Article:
Does Living Longer Mean Working Longer?
Rising lifespans may cause unexpected bureaucratic consequences like an increase in the age of retirement.
Chancellor George Osborne, the UK’s top economic and financial minister, has announced plans to automatically raise the country’s retirement age regularly to keep up with rising life expectancy rates. Osborne explained the move is meant to off-set the economic issues raised by the growing number of retirees collecting pensions at the relatively young age of 65.
Currently over a fifth of the population is expected to live to at least 100, and the ratio is due to increase tenfold over the next few decades. A significant portion of the workforce could stand to receive taxpayer-funded pensions for far longer than anticipated if nothing is changed. Other European countries, such as Sweden, Norway, and Germany, have already linked national retirement age to life expectancy in some way. Osborne has proposed frequent independent studies on life expectancy rates, which would be used to determine an appropriate pension age. The state retirement age is already set to rise to 66 in 2020. With average lifespans increasing by about seven months each year, employees up to 40 years old might face retiring as late as age 80.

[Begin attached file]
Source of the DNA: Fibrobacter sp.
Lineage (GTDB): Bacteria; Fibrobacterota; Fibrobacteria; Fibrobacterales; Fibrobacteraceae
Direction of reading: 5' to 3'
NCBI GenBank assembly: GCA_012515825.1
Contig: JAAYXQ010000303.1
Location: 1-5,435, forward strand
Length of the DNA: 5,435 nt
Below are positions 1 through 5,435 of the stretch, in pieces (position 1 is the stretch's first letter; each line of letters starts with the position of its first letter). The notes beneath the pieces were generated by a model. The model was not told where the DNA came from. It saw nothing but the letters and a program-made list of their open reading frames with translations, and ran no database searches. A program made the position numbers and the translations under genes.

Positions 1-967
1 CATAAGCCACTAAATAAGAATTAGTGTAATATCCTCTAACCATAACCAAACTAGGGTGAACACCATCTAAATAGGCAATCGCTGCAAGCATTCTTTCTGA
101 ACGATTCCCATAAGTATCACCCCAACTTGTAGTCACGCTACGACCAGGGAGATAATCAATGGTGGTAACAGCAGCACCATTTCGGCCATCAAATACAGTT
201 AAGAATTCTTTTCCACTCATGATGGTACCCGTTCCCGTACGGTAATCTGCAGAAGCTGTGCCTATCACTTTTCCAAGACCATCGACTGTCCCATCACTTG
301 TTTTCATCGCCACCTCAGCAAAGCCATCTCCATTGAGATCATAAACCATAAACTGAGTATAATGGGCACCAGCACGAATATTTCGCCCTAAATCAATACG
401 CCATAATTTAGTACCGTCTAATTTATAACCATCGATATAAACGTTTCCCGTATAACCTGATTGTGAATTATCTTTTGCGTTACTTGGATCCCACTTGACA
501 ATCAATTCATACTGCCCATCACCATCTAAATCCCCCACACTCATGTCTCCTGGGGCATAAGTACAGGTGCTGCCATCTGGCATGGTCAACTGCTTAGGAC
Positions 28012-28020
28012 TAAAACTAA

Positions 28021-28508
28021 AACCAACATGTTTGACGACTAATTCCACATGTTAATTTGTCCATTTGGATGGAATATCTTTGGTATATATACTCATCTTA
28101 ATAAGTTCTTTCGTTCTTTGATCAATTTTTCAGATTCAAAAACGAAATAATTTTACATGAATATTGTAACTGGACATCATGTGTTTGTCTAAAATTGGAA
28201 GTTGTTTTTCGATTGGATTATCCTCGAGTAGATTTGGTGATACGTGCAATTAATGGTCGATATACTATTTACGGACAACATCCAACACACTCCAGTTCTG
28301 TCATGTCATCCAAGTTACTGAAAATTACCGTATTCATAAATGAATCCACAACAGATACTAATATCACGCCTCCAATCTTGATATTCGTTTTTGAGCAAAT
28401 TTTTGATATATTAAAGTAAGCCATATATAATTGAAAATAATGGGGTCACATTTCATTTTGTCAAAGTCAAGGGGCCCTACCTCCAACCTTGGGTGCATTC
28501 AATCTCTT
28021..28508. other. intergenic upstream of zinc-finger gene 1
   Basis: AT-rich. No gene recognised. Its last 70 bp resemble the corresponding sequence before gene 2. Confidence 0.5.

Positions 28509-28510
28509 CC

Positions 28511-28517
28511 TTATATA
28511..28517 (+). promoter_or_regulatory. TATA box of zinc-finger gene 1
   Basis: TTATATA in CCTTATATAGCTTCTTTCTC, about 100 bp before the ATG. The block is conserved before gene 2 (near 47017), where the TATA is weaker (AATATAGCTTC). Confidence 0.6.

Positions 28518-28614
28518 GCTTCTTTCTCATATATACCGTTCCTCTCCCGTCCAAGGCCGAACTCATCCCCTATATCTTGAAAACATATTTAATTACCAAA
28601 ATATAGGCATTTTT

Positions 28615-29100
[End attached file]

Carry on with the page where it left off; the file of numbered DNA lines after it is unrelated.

Critics have already warned that this drastic legislation may be harmful to those in poor health, like Michelle Mitchell of Age UK:
We accept that rises in the state pension age should be considered. But we must guard against any automatic system for future increases being based solely on average life expectancy. Other equally important factors must be taken into account such as the impact on the poorest, the unemployed and those with health problems.